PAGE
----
That is what we are seeing in the U.S. with child support included in Covid relief and child care in the proposed infrastructure bill. To some extent, it’s a response accelerated by the crisis. And it could have a long lasting, persistent effect that allows women to get care for their kids, while they pursue their own careers.
I wish I could cite examples of where we can prove this effect, but I don’t think we’ve ever found ourselves quite in this situation. But what we do know, comparing countries, is that in places where child care options are better, women are more likely to go to work.
The current situation is going to give us a chance to experiment with various models, for example, with people starting to work more from home. On the one hand, that’s bad for women, especially when the kids are home. On the other hand, that creates the possibility for flexible work that might allow some people to be in the labor market when they would not have before.
In light of that, what are some of the biggest opportunities right now?
The first one is this idea of putting dignity back at the center of our social protections. In the U.S., there is this idea that if you need help, you’re probably a welfare queen, or you’re someone who is to be treated with suspicion. And as a result, we try to make it difficult.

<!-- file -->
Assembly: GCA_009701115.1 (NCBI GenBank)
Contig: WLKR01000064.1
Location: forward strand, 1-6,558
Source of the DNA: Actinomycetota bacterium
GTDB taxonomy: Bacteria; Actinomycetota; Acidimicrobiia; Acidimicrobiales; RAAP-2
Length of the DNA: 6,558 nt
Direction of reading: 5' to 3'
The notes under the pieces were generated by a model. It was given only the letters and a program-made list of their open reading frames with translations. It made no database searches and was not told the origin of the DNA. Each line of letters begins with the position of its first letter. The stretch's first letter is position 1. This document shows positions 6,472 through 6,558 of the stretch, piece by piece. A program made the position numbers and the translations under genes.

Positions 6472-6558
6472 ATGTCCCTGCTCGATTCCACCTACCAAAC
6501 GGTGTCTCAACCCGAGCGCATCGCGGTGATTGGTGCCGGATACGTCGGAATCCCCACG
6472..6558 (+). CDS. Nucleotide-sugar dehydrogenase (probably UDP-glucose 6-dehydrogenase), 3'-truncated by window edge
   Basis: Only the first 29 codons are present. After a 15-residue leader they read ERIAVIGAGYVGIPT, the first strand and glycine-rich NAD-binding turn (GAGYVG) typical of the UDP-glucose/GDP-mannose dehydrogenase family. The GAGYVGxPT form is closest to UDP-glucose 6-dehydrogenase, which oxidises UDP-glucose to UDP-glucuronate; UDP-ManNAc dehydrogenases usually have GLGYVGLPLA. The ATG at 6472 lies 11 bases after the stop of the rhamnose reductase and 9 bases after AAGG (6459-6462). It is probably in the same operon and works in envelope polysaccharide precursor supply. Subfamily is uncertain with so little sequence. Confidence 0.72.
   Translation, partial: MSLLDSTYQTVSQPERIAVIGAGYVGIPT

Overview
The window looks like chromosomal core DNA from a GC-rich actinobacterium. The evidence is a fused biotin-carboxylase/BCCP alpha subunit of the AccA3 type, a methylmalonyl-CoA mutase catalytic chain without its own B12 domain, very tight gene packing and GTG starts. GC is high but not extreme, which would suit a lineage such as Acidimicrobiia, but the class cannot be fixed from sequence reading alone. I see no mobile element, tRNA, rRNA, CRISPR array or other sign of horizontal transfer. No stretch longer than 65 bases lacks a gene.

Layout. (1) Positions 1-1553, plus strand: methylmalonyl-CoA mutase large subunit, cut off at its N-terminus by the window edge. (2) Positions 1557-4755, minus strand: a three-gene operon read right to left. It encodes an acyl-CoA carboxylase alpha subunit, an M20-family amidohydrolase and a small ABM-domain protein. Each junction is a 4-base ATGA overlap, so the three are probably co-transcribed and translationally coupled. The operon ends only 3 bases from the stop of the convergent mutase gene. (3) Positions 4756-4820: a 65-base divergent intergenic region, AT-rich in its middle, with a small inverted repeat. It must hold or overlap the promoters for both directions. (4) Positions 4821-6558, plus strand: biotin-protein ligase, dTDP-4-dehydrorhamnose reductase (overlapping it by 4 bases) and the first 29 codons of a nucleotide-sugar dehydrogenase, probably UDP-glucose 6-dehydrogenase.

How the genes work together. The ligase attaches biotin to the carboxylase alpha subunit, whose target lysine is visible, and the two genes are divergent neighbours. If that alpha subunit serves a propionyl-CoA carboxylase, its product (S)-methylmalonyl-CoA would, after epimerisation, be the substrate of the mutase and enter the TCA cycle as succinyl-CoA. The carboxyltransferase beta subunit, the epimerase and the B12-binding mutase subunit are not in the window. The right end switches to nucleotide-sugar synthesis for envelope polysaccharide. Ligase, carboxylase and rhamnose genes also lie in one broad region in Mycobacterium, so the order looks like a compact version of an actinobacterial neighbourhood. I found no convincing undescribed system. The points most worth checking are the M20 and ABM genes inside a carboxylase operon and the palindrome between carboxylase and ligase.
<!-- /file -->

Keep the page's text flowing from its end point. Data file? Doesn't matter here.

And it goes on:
But in the Covid crisis, we found that, at some point, everyone needed help. People realized that it’s not that they were lazy; it’s that this massive shock happened. And the government was there to help them. It really is a chance to rethink social protection, not as charity, but as insurance.
The second one is climate change. And that’s related because I don’t think it’s possible to address climate change without first addressing inequalities. Any climate change policy will have losers and winners; and unless you can show that you’re good about compensating the losers, you just cannot do climate change policy. If we improve on the idea of social protection, keeping dignity at the center, we’ll be in a better place to do things on climate change without scaring people away.
The third one is the question of care. The Covid crisis made it so clear that we need to have a better, more robust system of care that does not collapse when there is a moment of crisis. Putting money in it will create a lot of jobs that are very robust, because they cannot be exported; they cannot be automated.